By the mid to late 19th century, hysteria (or sometimes female hysteria) came to refer to what is today generally considered to be sexual dysfunction. Typical treatment was massage of the patient's genitalia by the physician and, later, by vibrators or water sprays to cause orgasm.

A more modern understanding of hysteria as a psychological disorder was advanced by the work of Jean-Martin Charcot, a French neurologist. In his 1893 obituary of Charcot, Sigmund Freud attributed the rehabilitation of hysteria as a topic for scientific study to the positive attention generated by Charcot’s neuropathological investigations of hysteria during the last ten years of his life. Freud questioned Charcot’s claim that heredity is the unique cause of hysteria, but he lauded his innovative clinical use of hypnosis to demonstrate how hysterical paralysis could result from psychological factors produced by non-organic traumas (psychological factors that Charcot believed could be simulated through hypnosis). To Freud, this discovery allowed subsequent investigators such as Pierre Janet and Josef Breuer to develop new theories of hysteria that were essentially similar to the medieval conception of a split consciousness, but with the non-scientific terminology of demonic possession replaced with modern psychological concepts.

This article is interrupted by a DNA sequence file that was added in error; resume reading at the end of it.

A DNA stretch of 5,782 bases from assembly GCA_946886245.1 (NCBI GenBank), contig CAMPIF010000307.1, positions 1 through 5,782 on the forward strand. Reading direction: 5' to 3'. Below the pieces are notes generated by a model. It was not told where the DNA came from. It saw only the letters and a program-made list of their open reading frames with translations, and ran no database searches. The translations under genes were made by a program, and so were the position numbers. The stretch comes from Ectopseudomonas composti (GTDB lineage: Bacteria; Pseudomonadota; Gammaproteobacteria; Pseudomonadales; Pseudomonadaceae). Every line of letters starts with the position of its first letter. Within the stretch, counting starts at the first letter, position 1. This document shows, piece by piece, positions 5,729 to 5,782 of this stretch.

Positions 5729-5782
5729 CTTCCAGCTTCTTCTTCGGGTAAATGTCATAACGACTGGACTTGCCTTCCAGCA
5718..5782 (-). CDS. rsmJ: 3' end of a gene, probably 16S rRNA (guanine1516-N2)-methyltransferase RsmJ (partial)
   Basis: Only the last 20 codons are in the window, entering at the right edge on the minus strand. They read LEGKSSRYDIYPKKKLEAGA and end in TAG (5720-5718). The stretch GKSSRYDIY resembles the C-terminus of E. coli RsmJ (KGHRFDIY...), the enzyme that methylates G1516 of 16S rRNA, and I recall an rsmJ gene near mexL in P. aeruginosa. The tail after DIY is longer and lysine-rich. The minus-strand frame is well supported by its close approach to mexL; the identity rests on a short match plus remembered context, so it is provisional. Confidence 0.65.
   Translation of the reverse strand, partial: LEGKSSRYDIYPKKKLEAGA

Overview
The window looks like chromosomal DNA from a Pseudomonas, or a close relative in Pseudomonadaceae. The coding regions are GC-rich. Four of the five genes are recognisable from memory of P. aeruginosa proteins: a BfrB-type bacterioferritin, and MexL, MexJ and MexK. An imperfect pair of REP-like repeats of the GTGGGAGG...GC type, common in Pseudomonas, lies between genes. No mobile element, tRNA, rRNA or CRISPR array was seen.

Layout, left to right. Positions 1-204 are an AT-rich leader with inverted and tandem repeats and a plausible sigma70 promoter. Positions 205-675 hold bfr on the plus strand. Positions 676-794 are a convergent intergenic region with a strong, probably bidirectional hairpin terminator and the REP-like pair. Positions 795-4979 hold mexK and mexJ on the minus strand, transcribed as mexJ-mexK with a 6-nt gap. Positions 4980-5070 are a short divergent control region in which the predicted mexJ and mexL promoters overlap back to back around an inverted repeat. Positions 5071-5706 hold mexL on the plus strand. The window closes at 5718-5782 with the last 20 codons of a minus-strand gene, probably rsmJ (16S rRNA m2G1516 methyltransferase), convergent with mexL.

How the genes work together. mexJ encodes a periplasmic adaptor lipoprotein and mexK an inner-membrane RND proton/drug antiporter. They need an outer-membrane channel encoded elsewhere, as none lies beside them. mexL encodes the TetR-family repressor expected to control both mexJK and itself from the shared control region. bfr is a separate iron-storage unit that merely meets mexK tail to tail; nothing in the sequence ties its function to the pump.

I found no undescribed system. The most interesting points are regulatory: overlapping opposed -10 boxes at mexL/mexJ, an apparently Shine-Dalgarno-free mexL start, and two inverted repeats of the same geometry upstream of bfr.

In the early 1890s Freud published a series of articles on hysteria which popularized Charcot's earlier work and begun the development of his own views of hysteria. By the 1920s Freud's theory was influential in Britain and the USA. The Freudian psychoanalytic school of psychology uses its own, somewhat controversial, ways to treat hysteria. Freudian psychoanalytic theory attributed hysterical symptoms to the subconscious mind's attempt to protect the patient from psychic stress. Subconscious motives include primary gain, in which the symptom directly relieves the stress (as when a patient coughs to release energy pent up from keeping a secret), and secondary gain, in which the symptom provides an independent advantage, such as staying home from a hated job. More recent critics have noted the possibility of tertiary gain, when a patient is induced subconsciously to display a symptom because of the desires of others (as when a controlling husband enjoys the docility of his sick wife). There need be no gain at all, however, in a hysterical symptom. A child playing hockey may fall and for several hours believe he is unable to move, because he has recently heard of a famous hockey player who fell and broke his neck.

Many now consider hysteria to be a legacy diagnosis (i.e., a catch-all junk diagnosis), particularly due to its long list of possible manifestations: one Victorian physician cataloged 75 pages of possible symptoms of hysteria and called the list incomplete.

References

See also




Unless indicated otherwise, the text in this article is either based on Wikipedia article "Hysteria" or another language Wikipedia page thereof used under the terms of the GNU Free Documentation License; or on original research by Jahsonic and friends. See Art and Popular Culture's copyright notice.